The primary role of any modern police is preventive in nature and ideally non-confrontational. However, in India, we find that the militarisation of the police has seen a meteoric rise over the past few decades. Just to throw a statistic, the CRPF, considered to be India’s largest paramilitary force, in 1961, only consisted of 14 battalions but now the same force has over 200 battalions. The primary reason for such militarisation is that central paramilitary forces are increasingly being utilised for carrying out duties relating to maintaining law and order. This is despite the fact the Constitution of our country provides that the police and public order are State subjects. But instead of focusing on prevention of crime and using good police work to ensure that minor crimes don’t escalate into major travesties, we find that the police have become increasingly reactive. A clear example of this is the manner in which crimes against women are carried out. It is a tragic fact that crimes against women are more common than we care to admit or discuss. However, we only discuss such crimes when a heinous act like Nirbhaya happens. In reality though, these crimes do not occur in isolation.
There is typically a history of some form of deviant behaviour that precedes most crimes. Our police force, though is ineffective in picking up on such behaviour because resources are being expended to militarisation of the police as opposed to say gender sensitivity training, which can help curb victim blaming and, therefore, help prevent more violent crimes in the future.
Another step that could be considered is the encouragement of beat cops. These are policemen who are familiar with a particular area and are typically aware of any untoward incidents against that occur on their ‘beat’. This sort of ear-to-the-ground approach can help prevent more violent and heinous crime in the future and does not require any legislative or executive action or any massive reforms.
A demotivated police force: Another problem that plagues the policing system is the absence of a motivated police force. In this case, I have some sympathy for the police force. The police now are typically engaged in all forms of activities, whether it is to prevent people from defecating in public (as the Jharkhand Government has done) or to ‘nudge’ people to achieve the goals of demonetisation. Furthermore, the police are extremely over worked, often working seven days a week. This coupled with a complete lack of focus on development of individuals or any form of human resource management results in a demotivated.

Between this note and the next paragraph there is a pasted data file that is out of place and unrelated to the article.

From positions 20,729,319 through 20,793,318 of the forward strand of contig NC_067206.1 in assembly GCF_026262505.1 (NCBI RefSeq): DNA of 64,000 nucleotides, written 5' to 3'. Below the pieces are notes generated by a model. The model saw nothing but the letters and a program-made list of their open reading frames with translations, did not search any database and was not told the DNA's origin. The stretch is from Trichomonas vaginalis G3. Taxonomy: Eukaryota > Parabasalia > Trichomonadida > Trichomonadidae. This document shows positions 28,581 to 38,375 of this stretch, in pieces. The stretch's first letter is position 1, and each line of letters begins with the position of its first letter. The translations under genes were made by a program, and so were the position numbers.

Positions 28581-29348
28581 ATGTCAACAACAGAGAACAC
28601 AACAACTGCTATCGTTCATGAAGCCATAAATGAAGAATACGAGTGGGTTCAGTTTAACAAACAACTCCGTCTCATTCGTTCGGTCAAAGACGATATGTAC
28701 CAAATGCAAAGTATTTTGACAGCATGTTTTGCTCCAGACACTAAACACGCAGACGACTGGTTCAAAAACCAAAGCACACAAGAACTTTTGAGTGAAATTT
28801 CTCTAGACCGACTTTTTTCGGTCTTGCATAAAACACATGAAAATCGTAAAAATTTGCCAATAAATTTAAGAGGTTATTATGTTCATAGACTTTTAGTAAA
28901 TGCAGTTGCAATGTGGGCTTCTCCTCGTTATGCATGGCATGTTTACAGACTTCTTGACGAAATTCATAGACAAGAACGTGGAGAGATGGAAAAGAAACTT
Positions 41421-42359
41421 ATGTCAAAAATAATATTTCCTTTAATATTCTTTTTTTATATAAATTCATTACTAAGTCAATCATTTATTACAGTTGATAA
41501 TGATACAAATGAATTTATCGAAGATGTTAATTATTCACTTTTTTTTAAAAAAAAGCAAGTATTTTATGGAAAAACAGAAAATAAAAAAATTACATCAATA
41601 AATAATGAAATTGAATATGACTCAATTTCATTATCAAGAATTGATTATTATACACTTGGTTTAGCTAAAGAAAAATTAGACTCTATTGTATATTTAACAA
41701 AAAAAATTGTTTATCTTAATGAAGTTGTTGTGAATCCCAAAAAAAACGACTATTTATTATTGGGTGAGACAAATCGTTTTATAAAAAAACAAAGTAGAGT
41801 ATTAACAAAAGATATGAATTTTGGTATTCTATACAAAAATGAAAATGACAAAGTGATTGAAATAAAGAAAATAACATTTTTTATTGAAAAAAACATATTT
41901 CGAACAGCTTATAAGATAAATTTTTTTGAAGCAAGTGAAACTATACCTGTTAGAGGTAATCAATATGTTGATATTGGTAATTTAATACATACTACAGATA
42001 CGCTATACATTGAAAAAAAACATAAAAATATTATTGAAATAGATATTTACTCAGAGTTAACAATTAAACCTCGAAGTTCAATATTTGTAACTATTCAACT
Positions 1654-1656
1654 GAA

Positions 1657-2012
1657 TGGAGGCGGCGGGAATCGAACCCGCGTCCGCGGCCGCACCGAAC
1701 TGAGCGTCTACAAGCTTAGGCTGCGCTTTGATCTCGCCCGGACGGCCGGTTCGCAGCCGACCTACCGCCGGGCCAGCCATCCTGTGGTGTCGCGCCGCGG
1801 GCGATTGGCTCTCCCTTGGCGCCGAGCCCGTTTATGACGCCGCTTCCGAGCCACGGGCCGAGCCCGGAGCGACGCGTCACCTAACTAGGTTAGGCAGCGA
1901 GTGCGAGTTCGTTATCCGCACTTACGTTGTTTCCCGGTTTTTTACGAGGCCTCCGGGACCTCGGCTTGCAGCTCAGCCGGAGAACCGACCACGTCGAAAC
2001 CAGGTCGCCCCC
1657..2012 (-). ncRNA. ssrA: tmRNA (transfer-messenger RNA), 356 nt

Just to take an example, a constable rarely sees any opportunity for upward mobility in the police. This is ironic because the caliber of individuals joining the police force is not typically poor. A number of these individuals are graduates who have the ability to positively contribute to the police force. What such individuals do lack, however, is a clear track and the necessary motivation to do so. This lack of motivation is often the most common factor behind police men engaging in corrupt activities. It may be argued that it is the responsibility of the legislature to introduce reforms but for individuals, who occupy important leadership positions in the police, to completely abdicate this responsibility is not a flattering endorsement of their leadership qualities.
I recognise that the issues that have been discussed above are not issues that are black and white and there are significant areas where the hands of the police are tied. However, in my experience, a concerted effort towards a worthy cause has the ability to bring about change and this itself should be inspiration enough to make an attempt.
(The writer, Jharkhand PCC president, is a former MP and IPS officer. Views expressed are personal)